As a matter of fact, I learned the hard way myself when I first began my role as Director of Catering in that fine club. I was in my late 20s and had come from a background in more casual country club settings. Once I realized both coworkers and clients were looking me up and down (and I mean women passing judgment), I figured out quickly I had better get my act together and take it up a notch with my professionalism. Your coworkers can be very tough critics and the last thing you want is to cause a stir with a short hemline.
So, for my employees in the department, we came up with four categories of dress code:
1. Business casual
2. Business professional
3. Evening professional
4. Black tie professional
We had no trouble detailing that "business professional" was slightly more formal and suits were encouraged. Evening professional could be slightly dressier, but should be conservative and dark colors were recommended. Black tie professional included a black dress or suit, at least knee length for skirts. The details we included in our description of appropriate attire came in handy when our charming new hostess showed up in a fuschia sleeveless mini dress, complete with a glittering silver sequined neckline and black bra straps showing (we gently sent her home).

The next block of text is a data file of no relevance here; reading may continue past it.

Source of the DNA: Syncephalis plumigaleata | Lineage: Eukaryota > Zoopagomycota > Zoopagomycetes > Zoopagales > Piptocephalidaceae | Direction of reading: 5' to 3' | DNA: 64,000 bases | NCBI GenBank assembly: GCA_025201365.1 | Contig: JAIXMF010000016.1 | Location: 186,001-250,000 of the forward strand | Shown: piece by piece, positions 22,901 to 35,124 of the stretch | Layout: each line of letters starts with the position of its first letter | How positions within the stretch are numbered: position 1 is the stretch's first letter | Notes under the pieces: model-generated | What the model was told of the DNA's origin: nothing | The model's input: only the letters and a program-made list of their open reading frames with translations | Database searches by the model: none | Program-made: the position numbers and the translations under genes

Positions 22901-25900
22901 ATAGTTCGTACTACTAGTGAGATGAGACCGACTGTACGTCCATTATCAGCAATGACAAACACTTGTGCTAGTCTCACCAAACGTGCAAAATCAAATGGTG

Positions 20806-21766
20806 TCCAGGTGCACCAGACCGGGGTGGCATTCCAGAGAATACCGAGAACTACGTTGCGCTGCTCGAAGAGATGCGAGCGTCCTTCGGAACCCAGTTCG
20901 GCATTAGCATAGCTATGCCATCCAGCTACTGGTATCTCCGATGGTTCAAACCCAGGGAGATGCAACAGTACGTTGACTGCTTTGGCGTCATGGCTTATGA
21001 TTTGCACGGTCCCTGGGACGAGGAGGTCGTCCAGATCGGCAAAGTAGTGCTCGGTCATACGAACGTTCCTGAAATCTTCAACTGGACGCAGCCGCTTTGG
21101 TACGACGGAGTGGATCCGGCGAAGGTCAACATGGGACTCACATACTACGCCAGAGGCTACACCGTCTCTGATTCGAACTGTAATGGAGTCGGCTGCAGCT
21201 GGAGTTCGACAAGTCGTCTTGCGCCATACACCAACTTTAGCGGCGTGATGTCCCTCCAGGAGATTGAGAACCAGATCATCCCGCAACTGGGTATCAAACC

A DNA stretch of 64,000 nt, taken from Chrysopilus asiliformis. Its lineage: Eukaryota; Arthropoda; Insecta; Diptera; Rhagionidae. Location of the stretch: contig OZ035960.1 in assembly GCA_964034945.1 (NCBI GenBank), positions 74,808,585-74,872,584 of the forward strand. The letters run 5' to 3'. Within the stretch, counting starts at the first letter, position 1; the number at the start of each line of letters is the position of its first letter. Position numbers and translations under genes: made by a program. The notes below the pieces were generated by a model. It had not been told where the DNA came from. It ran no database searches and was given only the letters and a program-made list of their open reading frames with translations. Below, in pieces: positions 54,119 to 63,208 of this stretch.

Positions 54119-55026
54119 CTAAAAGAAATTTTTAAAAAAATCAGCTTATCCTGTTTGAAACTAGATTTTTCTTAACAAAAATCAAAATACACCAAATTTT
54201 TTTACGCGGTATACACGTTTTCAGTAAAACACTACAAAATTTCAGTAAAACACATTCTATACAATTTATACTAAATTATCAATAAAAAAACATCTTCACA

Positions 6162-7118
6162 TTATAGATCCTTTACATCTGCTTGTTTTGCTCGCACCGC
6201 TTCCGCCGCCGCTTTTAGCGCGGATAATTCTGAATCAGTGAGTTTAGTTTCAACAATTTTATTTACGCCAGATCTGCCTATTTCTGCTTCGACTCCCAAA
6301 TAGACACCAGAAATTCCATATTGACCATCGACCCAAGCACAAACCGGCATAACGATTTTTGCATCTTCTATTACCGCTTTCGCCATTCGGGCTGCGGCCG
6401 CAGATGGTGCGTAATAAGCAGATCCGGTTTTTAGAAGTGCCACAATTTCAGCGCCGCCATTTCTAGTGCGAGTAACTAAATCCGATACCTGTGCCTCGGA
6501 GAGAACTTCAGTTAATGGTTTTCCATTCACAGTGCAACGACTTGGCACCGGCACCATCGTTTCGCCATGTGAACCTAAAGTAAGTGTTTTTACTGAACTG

The greatest mystery was in defining "business casual." Funny, business casual is the most common of all, but there are truly many, many interpretations of what is, or is not appropriate. We suffered over just how casual was ok (no denim), and which trends were acceptable. We wanted to make sure we maintained professional credibility amongst our coworkers (no short skirts) and could be ready on a whim for walk in appointments. Ultimately, it was one of my employees, Sharon Campbell, who summed it up best:
"Your appearance should inspire confidence."
So regardless of where you work, consider what others will perceive when they look at you. Err on the side of safety at first, and then check out what others are wearing. And remember the adage, "dress for the job you want." It's ok to show a bit of style, but keep in mind where you chose to work and whether or not it will be a distraction from the business at hand. Remember that a smile goes a long way in contributing to your wardrobe and if ever you find yourself feeling slightly out of place with your choice, put on your best impression of confidence and charm your way through with attitude! Personality can make or break any outfit.
Now, for a more thorough official description of "business casual," here are a few great sites:
Virginia Tech Career Services
Wikipedia - Business Casual
USA Today article